1. A synthesized circuit’s operation may be functionally correct, but it may not meet one or more timing constraints given in its specification. A timing simulation allows us to determine the speed at which the synthesized logic will operate when later programmed into the target PLD.
2, Timing simulations are also referred to as post- route, post-fit, or post-implementation simulations, since the simulation is performed after the synthesized logic has been placed and routed for the target PLD.
3. The VHDL timing model is simulated to provide the timing verification. When we simulate using the VHDL timing model as the UUT, we obtain output waveforms that show not only the functional operation of the design, but also the effects of signal propagation delays through the target PLD.
- An electronic circuit cannot perform its function instantaneously. When the values of inputs to the circuit change, it takes a certain amount of time before a corresponding change occurs at the output. This is called a propagation delay of the circuit.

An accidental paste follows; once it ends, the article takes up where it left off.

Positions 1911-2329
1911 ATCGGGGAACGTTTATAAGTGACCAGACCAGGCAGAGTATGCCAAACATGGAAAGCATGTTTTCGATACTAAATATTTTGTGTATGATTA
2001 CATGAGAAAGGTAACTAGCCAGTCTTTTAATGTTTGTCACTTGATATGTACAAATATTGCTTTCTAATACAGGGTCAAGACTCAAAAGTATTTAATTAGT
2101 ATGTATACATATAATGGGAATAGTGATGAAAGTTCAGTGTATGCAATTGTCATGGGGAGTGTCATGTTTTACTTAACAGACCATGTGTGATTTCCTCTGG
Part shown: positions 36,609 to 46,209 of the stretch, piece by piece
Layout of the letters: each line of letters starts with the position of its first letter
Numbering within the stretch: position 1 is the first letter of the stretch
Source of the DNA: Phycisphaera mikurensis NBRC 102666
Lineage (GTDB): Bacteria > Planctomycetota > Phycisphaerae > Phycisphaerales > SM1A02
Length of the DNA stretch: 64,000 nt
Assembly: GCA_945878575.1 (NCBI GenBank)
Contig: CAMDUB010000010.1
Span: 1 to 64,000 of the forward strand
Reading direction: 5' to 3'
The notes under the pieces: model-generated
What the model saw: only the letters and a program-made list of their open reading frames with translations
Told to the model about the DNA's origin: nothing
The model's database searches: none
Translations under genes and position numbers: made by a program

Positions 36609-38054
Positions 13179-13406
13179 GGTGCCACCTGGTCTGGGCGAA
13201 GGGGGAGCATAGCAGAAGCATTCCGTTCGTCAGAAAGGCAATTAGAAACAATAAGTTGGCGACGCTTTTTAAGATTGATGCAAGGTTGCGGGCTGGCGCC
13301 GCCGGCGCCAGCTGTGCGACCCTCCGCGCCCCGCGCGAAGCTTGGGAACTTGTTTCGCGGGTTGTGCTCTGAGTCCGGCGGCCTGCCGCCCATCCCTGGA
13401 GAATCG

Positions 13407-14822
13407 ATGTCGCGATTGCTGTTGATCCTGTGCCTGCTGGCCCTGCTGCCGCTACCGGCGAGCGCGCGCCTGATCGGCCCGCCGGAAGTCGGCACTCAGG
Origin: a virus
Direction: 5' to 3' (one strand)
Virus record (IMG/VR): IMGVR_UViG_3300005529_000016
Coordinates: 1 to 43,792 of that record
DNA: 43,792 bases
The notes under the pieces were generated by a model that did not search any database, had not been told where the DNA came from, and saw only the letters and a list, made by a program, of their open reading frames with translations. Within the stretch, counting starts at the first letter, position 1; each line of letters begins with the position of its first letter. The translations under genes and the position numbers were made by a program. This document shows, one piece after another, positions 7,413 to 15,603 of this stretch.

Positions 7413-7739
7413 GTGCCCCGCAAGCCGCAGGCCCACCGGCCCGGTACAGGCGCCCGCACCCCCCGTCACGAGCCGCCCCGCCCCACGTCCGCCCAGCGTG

- The propagation delay consists of two kinds of delays.
- First – each logic element needs some time to generate a valid output signal whenever there are changes in the values of its inputs.
- Second – delay caused by signals as they must propagate through wires that connect various logic elements.
- The combined effect is that real circuits exhibit delays, which has a significant impact on their speed of operation.
- A timing simulator evaluates the expected delays of a designed logic circuit.
- Its results can be used to determine if the generated circuit meets the timing requirements of the specification for the design.
- If the requirements are not met, the designer can ask the physical design tools to try again by indicating specific timing constraints that have to be met. If this does not succeed, then the designer has to try different optimizations in the synthesis step, or else improve the initial design that is presented to the synthesis tools.
Reference: VHDL for Engineers by Kenneth L. Short